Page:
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DTC Energy Group, Inc. v. Hirschfeld

United States District Court, D. Colorado

January 4, 2018

DTC ENERGY GROUP, INC., a Colorado Corporation, Plaintiff,
ADAM HIRSCHFELD JOSEPH GALBAN, and ALLY CONSULTING, LLC f/k/a WYADOK STAFFING, LLC, a limited liability company, Defendants.



         This matter comes before the Court on defendant Adam Hirschfeld's Motion to Compel Arbitration and Stay Proceedings [Docket No. 26]. The Court has jurisdiction over this matter pursuant to 28 U.S.C. §§ 1331 and 1367.

         I. BACKGROUND

         Plaintiff DTC Energy Group and defendant Ally Consulting, LLC (“Ally”) are competitors in the oil and gas staffing industry. Docket No. 24 at 2-3, 10, ¶¶ 4, 7, 10, 42. Defendants Adam Hirschfeld and Joseph Galban are former employees of DTC who currently work for Ally. Id. at 3, ¶¶ 8-9.[1] Plaintiff alleges that defendants misappropriated confidential information and trade secrets belonging to plaintiff, including information related to plaintiff's operations, customer and candidate databases, and pricing strategy. Id. at 1-2, 17-19, ¶¶ 2, 82-90.

         On July 14, 2017, plaintiff filed a Motion for Temporary Restraining Order and Preliminary Injunction [Docket No. 4] seeking, among other things, to enjoin defendants' continued use and disclosure of plaintiff's confidential information and trade secrets. Docket No. 4 at 3. At the July 20, 2017 hearing on the motion for a temporary restraining order, the Court issued an oral ruling that plaintiff had failed to demonstrate a likelihood of success on the merits and denied plaintiff's request for a temporary restraining order. Docket No. 17 at 68, 68:21-24.

         On September 13, 2017, plaintiff filed an amended complaint and an amended motion for a preliminary injunction. Docket No. 24; Docket No. 25. The amended complaint asserts claims for breach of contract, breach of the duty of loyalty, unjust enrichment, tortious interference with business relations, tortious interference with contract, unfair competition, civil theft, civil conspiracy, and misappropriation of trade secrets under 18 U.S.C. § 1839 and Colo. Rev. Stat. § 7-74-102. Docket No. 24 at 19-30. None of the defendants has responded to the amended preliminary injunction motion, and only Mr. Galban and Ally have filed answers to the amended complaint. See Docket No. 27; Docket No. 28. On September 26, 2017, Mr. Hirschfeld filed a Motion to Compel Arbitration and Stay Proceedings [Docket No. 26], contending that the claims against him are subject to arbitration under the terms of his employment agreement with DTC. Docket No. 26. Paragraph 16 of that agreement provides, in relevant part:

Except for an action exclusively seeking injunctive relief, any disagreement, claim or controversy arising under or in connection with this Agreement, Employee's employment or termination of employment with the Company shall be resolved by way of confidential binding arbitration, pursuant to the Uniform Arbitration Act, C.R.S. § 13-22-201 et. seq., to be conducted in the City and County of Denver, State of Colorado, all costs of enforcement, collection, including reasonable attorney's fees, to be awarded to the party or parties substantially prevailing therein.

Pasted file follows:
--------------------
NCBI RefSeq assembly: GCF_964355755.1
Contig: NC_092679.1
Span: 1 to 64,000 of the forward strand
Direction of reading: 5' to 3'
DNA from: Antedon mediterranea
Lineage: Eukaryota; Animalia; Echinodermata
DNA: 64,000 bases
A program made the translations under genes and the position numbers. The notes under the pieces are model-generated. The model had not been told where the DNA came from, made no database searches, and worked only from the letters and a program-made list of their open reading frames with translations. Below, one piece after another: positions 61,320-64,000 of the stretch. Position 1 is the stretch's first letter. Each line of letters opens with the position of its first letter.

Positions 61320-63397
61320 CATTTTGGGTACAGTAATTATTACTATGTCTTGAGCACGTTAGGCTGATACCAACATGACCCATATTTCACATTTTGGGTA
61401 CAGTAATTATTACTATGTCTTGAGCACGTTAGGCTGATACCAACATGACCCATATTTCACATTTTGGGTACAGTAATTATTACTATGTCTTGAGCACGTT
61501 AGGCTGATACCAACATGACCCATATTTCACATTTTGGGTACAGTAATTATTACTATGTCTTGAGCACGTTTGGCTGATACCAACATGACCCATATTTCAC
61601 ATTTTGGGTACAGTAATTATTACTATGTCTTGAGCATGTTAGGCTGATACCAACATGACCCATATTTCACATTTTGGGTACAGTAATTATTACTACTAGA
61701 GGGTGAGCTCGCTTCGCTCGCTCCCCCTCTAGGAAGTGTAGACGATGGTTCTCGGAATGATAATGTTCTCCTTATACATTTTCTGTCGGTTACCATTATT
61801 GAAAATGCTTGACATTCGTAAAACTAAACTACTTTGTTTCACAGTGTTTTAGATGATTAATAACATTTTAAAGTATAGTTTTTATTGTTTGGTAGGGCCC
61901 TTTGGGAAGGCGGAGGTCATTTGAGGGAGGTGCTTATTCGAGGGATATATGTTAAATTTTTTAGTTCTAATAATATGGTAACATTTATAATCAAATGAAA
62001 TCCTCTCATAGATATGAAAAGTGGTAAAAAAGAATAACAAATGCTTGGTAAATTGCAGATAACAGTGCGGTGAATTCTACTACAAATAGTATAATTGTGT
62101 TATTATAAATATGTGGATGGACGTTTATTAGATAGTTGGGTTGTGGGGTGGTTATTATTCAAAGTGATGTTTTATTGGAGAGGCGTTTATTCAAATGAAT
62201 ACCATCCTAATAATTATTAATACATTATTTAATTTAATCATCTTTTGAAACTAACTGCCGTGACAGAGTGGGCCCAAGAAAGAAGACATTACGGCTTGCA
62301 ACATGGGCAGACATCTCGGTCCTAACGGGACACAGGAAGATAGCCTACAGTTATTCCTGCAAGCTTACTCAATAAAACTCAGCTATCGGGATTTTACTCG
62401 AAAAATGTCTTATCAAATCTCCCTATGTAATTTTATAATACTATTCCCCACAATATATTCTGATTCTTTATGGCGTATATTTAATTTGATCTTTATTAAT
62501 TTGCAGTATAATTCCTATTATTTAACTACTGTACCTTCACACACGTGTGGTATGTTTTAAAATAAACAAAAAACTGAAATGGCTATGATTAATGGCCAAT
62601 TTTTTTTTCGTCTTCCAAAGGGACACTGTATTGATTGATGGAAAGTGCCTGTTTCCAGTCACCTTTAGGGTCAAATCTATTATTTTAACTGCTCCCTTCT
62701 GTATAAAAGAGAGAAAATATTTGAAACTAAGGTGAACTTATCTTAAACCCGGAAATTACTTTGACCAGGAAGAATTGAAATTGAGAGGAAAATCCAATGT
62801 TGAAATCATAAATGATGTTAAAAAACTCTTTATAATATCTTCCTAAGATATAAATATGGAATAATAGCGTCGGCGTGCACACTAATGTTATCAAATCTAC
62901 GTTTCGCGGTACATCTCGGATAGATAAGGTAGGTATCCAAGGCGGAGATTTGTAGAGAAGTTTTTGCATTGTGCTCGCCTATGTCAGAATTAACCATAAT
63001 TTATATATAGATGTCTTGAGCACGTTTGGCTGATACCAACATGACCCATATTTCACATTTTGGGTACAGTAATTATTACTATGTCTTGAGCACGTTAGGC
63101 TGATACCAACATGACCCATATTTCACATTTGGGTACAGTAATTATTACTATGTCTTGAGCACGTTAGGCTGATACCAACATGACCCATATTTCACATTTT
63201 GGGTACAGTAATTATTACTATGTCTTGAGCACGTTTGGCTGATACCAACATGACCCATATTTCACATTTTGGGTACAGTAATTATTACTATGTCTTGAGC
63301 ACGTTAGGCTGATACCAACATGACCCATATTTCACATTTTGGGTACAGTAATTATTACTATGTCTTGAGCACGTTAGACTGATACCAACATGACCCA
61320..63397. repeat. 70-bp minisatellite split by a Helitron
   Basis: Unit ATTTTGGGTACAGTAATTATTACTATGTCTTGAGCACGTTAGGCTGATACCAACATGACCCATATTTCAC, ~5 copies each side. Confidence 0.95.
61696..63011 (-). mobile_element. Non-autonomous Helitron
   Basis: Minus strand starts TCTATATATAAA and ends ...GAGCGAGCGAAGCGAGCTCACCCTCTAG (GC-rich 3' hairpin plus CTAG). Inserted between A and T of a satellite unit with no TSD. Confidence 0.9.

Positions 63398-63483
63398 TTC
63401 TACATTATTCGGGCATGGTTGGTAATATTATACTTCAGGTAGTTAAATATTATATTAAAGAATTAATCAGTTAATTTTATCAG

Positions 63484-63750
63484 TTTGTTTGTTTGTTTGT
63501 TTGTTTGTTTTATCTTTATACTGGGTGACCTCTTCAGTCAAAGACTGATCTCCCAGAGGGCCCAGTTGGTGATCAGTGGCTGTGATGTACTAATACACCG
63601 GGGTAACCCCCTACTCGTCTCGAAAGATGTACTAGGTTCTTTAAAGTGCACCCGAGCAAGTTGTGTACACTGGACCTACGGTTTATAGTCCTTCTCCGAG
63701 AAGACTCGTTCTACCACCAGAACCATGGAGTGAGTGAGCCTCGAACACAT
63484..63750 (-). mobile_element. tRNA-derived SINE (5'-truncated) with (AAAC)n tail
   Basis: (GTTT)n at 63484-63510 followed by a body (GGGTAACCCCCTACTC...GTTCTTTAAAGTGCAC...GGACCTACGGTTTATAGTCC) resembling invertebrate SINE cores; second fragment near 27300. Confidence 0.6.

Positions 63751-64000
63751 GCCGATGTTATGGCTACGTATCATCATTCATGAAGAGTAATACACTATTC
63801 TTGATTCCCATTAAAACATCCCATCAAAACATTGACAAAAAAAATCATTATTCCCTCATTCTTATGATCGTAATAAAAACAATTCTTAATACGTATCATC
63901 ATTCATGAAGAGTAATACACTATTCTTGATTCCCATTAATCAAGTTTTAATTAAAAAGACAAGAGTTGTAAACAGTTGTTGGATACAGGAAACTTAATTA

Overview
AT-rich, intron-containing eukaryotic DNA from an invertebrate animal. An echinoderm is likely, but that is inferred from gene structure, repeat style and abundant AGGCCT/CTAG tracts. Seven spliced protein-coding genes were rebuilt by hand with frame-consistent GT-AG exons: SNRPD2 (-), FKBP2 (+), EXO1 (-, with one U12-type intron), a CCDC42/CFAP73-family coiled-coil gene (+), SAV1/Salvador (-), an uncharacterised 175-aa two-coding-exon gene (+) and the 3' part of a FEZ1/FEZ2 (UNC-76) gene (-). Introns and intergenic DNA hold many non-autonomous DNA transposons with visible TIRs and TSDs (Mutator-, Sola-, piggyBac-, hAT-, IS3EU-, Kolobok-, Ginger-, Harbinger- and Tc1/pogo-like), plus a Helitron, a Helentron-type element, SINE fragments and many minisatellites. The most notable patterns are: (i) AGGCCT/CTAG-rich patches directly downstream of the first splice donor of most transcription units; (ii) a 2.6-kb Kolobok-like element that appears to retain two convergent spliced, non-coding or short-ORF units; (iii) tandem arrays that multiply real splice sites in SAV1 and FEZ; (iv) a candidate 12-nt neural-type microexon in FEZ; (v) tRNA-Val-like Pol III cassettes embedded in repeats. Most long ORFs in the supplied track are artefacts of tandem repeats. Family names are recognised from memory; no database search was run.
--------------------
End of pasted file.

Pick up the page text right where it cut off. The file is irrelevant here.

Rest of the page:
Docket No. 24-1 at 7, ¶ 16. There is no dispute that this agreement governed Mr. Hirschfeld's employment with DTC. See Docket No. 29 at 3, ¶ 2.


         The parties agree that Colorado law governs the interpretation of the arbitration provision in Mr. Hirschfeld's employment agreement. See Docket No. 26 at 2, ¶ 4; Docket No. 29 at 6. Under Colorado law, “[a]rbitration is a matter of contract and is governed by contract principles.” Winter Park Real Estate & Invs., Inc. v. Anderson, 160 P.3d 399, 403 (Colo.App. 2007). W hen interpreting a contract, a court must “seek to effectuate the intent and reasonable expectations of the parties.” Id. If the parties' intent is unclear, however, “a court must apply a presumption in favor of arbitration, and prohibit litigation unless the court can say . . . that the arbitration provision is not susceptible of any interpretation that encompasses the subject matter of the dispute.” Id.

         To the extent the parties also rely on federal law in support of their arguments, the Federal Arbitration Act (“FAA”) does not differ from Colorado law in any respect material to this case. Like Colorado law, the FAA “reflect[s] both a liberal . . . policy favoring arbitration and the fundamental principle that arbitration is a matter of contract.” Sanchez v. Nitro-Lift Technologies, LLC, 762 F.3d 1139, 1145 (10th Cir. 2014) (quoting AT & T Mobility LLC v. Concepcion, 563 U.S. 333, 339 (2011)).

         Pursuant to these principles, courts “must rigorously enforce arbitration agreements according to their terms, ” Am. Express Co. v. Italian Colors Restaurant, 570 U.S. 228, 133 S.Ct. 2304, 2309 (2013), and resolve “any doubts concerning the scope of arbitrable issues” in favor of arbitration. Sanchez, 762 F.3d at 1146 (quoting Moses H. Cone Mem'l Hosp. v. Mercury Construction Corp., 460 U.S. 1, 24-25 (1983)).

         III. ANALYSIS

         Although Mr. Hirschfeld concedes that plaintiff's amended complaint seeks only injunctive relief against him, see Docket No. 26 at 7, he argues that plaintiff's claims are subject to arbitration for two reasons: (1) the arbitration provision is broad and thus a presumption in favor of arbitration applies; and (2) plaintiff asserts claims against Mr. Hirschfeld - such as breach of contract, breach of loyalty, civil theft, ...

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